On the day I graduated from college in 1982, a fellow graduate, who for two years had been very generous with her steady supply of cocaine, threw a party with her housemates. We were all friends. She told us her father would be there. We had never met him, but somehow we knew him as “a shipping magnate.” And then there he was. Dave, Jon, Jonathan, Cal, and I stood and stared at him, this WASP Onassis who had flown into Denver on his jet and, for all we knew, been chauffeured up to Boulder. The party had just started, but he was already looking at his watch. The five of us decided that we had to come up with an unintelligible way to thank him for the funds his daughter had diverted to the cause of arts and leisure. We couldn’t. “I’ll introduce myself,” I said. In short order, he had me backed up against the central column in the playroom. “So,” he said, “what do you do?” That was the problem, what “do” meant. I went for broke. “I’m a poet,” I answered. This—according to notes I seem to have made at the time and then lost the originals of after typing them up—is what he said to that:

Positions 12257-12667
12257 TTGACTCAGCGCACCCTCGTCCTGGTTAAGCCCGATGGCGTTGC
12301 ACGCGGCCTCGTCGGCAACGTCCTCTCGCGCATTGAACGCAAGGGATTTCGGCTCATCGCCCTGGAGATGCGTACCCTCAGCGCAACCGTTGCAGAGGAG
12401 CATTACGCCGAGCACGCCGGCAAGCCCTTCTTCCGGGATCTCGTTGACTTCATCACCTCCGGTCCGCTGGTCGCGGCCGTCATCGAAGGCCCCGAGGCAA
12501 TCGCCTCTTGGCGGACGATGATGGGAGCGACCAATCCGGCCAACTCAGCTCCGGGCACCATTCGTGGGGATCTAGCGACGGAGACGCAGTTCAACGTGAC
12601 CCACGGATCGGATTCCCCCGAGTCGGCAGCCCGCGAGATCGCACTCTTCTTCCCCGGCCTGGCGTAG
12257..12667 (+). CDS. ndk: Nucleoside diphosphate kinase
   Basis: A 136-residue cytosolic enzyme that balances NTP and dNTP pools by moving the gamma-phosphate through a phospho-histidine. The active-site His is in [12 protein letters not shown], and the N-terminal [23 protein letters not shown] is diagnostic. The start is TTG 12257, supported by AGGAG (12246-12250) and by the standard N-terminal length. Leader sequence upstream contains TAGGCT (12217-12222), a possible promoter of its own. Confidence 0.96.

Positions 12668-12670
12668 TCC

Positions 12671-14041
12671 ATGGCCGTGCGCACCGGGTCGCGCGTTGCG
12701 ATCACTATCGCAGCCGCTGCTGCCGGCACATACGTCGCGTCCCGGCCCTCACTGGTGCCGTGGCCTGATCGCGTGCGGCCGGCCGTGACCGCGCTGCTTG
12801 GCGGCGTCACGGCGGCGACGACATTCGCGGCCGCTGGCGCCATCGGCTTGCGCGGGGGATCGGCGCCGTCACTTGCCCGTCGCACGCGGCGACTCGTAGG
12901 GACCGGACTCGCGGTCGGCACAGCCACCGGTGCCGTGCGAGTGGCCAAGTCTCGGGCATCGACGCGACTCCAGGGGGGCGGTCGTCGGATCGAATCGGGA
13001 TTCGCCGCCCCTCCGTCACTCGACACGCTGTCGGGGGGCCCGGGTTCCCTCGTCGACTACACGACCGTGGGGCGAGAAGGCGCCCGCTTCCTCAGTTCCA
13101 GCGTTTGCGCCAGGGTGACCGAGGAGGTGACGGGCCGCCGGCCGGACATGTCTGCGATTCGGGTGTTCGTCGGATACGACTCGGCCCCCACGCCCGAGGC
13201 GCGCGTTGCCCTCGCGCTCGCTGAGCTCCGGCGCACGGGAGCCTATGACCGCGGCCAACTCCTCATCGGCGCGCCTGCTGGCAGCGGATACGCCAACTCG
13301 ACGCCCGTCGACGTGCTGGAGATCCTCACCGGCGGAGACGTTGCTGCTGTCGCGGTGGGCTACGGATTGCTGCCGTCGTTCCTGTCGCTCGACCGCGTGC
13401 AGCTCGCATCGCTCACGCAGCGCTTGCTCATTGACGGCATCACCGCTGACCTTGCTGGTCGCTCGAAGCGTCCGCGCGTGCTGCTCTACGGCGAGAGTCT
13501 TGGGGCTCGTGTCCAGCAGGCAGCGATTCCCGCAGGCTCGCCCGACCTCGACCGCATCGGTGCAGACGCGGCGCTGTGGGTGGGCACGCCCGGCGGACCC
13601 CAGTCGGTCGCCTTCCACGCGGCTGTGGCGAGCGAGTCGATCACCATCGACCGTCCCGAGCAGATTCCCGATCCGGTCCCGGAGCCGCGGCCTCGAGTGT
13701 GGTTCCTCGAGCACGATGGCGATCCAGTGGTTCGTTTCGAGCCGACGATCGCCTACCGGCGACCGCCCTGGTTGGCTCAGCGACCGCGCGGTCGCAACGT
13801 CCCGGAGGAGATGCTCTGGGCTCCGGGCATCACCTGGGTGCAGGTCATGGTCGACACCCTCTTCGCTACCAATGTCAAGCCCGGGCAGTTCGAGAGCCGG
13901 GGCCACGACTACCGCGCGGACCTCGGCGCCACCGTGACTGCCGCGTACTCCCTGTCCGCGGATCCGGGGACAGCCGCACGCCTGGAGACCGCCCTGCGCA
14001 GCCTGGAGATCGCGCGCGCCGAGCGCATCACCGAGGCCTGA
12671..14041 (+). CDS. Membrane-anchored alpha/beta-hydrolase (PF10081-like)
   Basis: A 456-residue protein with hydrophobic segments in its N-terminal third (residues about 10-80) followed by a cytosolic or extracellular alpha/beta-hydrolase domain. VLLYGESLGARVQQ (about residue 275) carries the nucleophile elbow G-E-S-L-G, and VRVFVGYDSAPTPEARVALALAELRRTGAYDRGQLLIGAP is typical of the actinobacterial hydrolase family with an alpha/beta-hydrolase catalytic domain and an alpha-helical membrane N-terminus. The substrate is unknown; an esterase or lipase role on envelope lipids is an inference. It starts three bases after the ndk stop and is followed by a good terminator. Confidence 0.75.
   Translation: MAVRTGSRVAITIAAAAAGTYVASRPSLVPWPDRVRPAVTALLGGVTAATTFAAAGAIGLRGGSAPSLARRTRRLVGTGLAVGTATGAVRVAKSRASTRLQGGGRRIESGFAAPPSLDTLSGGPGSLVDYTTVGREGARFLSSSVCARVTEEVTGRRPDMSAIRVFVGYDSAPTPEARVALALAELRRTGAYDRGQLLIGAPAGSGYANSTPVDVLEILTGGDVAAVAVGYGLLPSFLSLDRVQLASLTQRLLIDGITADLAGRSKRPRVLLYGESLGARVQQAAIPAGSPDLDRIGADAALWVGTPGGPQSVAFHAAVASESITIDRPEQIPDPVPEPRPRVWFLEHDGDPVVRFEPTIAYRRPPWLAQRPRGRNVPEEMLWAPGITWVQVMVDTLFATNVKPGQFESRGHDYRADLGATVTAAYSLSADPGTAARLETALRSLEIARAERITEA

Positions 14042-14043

Okay, you’re a poet. You gotta have no ego. You cannot have an ego. Worrying is worthless. You can’t worry about the megaton bomb. It’s useless. I couldn’t be effective if I did. You have to be effective. Everyone in business is a climber. But you have to climb the right mountain, be a Hillary, climb the Everests. If someone says no more three–drawer filing cabinets, you have to think, how about a two–drawer? Change is good. We accept change. You get an A. Today is your day to begin to become the best in the business. Tell them to go screw themselves. Stocks and bonds don’t interest me. I know all the heads of the airlines. Braniff’s wife decorated their planes and they went belly-up. The goal is infinity. Goal and change are of a different order. Change means new ways to maximize profit. It’s a byproduct of the way to the goal itself. The mountain is not to sit on but to climb. You get an A. Money means nothing unless you do what makes you happy. But if you have this opportunity, and every uncommon person does, you have to work in your happiness until you’re the best in the business—poetry, plumbing parts, or shipping, I don’t care. As long as you’re the best. The best damned poet in the business.